Here's how South African households are currently trying to save money

Business Insider SA - Bombi Mavundza

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  • South Africans are increasingly worried about paying their bills, as the coronavirus pandemic hits their income.

  • The majority of households have been forced to change their budgets in response, a new survey by SA's largest credit bureau shows.

  • Cancelling memberships and subscriptions has been one of their first options.

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The majority of South Africans are worried about paying their bills amid the coronavirus crisis - and their household budgets are starting to reflect that, according to a recent survey by SA's largest credit bureau, TransUnion. 

"Although the lockdown restrictions are starting to ease, the pandemic continues to create major economic and financial distress for the South African economy and consumers alike," says Lee Naik, chief executive officer of TransUnion Africa.

The ongoing research by the company shows that 16% of respondents have lost their jobs. This is up from 10% in the first week of April when the first survey was conducted.

It also showed that more than 83% of consumers have been negatively impacted financially and 91% of these are concerned about their ability to pay bills and loans.

How is your current household income being impacted
Source: TransUnion

According to the report, millennials are still the hardest hit.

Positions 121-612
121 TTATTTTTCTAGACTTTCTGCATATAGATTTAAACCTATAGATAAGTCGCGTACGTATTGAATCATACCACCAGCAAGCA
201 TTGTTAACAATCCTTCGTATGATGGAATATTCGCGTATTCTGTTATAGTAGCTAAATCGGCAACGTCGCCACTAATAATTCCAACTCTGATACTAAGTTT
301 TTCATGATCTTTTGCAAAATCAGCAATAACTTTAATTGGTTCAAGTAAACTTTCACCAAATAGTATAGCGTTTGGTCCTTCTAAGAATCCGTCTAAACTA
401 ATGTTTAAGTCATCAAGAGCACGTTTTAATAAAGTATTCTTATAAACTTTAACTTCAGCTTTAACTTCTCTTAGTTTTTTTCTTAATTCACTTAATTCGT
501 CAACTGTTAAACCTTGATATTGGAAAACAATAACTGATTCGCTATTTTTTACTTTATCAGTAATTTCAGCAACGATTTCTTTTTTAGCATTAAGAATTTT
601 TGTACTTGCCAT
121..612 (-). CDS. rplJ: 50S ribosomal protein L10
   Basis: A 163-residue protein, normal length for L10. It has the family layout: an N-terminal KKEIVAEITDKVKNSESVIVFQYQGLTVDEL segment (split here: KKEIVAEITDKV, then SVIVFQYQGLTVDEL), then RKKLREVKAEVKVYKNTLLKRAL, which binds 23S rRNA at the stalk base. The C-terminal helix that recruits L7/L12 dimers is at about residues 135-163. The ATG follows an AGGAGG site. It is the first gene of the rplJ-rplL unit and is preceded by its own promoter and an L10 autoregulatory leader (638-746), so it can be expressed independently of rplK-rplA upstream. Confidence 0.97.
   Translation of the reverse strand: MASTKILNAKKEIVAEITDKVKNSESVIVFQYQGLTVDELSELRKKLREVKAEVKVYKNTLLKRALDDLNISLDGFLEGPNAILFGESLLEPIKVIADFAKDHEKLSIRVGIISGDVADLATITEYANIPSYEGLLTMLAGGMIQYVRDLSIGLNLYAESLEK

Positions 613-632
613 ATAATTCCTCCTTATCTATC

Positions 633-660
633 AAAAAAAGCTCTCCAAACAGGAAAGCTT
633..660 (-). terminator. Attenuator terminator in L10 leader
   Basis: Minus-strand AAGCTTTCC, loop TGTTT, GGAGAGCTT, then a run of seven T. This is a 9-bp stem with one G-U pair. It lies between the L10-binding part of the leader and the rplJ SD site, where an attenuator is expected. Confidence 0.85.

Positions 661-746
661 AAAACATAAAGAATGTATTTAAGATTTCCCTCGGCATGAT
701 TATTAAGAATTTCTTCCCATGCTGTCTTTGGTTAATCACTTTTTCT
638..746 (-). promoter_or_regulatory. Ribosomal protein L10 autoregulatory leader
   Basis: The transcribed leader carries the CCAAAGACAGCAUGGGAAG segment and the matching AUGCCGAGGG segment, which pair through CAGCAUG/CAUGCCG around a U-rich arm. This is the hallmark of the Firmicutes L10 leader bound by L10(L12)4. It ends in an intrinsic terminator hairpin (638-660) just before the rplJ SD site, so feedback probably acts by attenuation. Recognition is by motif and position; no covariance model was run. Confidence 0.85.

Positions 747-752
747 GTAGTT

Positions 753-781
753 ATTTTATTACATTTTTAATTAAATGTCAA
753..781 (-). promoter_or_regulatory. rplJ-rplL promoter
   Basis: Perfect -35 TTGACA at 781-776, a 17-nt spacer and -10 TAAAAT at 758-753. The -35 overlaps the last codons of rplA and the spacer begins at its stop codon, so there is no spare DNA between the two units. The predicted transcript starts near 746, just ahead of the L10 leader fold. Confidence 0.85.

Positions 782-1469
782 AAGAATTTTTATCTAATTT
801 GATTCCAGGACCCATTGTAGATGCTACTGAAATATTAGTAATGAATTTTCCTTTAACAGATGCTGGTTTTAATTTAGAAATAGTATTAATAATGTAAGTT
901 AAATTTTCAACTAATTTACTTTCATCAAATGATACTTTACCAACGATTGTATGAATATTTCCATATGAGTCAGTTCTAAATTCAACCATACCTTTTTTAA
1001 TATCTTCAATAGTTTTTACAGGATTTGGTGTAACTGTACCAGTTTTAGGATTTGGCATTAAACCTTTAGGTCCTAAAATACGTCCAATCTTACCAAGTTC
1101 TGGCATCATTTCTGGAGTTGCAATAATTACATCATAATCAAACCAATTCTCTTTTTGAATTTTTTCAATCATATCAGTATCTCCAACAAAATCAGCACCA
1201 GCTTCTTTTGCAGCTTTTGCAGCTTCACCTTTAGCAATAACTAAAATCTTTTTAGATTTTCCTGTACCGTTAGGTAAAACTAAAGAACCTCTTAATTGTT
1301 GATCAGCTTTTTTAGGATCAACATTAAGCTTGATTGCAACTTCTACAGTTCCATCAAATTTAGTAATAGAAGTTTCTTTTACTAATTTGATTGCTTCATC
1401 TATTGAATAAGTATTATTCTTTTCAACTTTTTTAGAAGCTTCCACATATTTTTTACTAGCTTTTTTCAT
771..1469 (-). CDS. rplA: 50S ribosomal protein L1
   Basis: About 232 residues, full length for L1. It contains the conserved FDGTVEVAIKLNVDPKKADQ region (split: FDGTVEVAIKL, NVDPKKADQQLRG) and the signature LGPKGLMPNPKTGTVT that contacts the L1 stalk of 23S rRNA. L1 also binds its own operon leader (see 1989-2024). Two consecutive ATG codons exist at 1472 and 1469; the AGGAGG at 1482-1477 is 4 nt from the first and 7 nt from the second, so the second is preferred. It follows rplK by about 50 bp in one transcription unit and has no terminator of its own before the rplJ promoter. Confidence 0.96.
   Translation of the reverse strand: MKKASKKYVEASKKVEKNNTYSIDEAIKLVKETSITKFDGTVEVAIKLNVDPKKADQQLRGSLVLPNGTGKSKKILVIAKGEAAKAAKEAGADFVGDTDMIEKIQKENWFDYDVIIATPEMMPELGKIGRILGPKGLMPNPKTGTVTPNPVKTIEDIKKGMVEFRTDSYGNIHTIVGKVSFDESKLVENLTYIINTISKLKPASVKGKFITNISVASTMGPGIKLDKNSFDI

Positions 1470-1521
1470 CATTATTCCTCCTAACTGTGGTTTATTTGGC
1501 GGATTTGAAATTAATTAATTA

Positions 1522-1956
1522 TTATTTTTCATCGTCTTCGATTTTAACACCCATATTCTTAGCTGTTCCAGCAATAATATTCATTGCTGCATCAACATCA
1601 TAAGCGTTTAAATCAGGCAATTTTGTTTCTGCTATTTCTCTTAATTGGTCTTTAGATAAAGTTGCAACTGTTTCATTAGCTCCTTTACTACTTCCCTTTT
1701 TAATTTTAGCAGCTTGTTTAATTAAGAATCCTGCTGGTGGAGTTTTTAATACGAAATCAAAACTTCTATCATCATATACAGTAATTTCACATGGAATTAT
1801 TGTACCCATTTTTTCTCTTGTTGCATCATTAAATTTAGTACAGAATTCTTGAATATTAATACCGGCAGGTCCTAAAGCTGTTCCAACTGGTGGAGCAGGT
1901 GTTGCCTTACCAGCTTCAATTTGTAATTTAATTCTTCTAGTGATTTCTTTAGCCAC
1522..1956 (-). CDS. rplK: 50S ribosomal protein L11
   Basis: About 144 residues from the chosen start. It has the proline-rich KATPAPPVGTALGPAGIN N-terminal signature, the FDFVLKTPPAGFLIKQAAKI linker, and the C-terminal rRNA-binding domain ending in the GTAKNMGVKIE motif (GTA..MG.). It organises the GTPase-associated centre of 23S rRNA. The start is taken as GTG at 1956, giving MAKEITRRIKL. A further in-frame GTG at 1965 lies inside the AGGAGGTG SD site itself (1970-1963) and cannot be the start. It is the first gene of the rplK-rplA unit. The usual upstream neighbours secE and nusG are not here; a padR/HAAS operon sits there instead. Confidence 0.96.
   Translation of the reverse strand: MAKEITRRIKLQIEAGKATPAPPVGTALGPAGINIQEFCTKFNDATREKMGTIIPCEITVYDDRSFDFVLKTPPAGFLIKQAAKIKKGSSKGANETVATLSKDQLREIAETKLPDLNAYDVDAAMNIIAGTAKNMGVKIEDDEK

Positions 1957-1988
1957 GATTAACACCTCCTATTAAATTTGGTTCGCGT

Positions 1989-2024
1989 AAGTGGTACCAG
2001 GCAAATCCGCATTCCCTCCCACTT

South Africans are most concerned about rent and utility payments. To preserve the little cashflow they do have, many are making partial payments against existing debts and bills, according to the report.

The amount that consumers felt they will be short in paying bills decreased by 6% from R7,542.90 to R7,098.40. Household budgets have had to change to accommodate income shortfalls. Some 60% of people who have been negatively affected by the crisis have curbed their discretionary spending, while many have cancelled subscriptions. 

How SA households have changed their budgets during the Covid-19 pandemic.
Source: Transunion

Some are borrowing against their savings to close financial shortfalls, while others are cutting back on their retirement savings.

20% of those surveyed said they had made payment holiday arrangements  - mostly on car loans, personal loans and credit cards - with their lenders and service providers.

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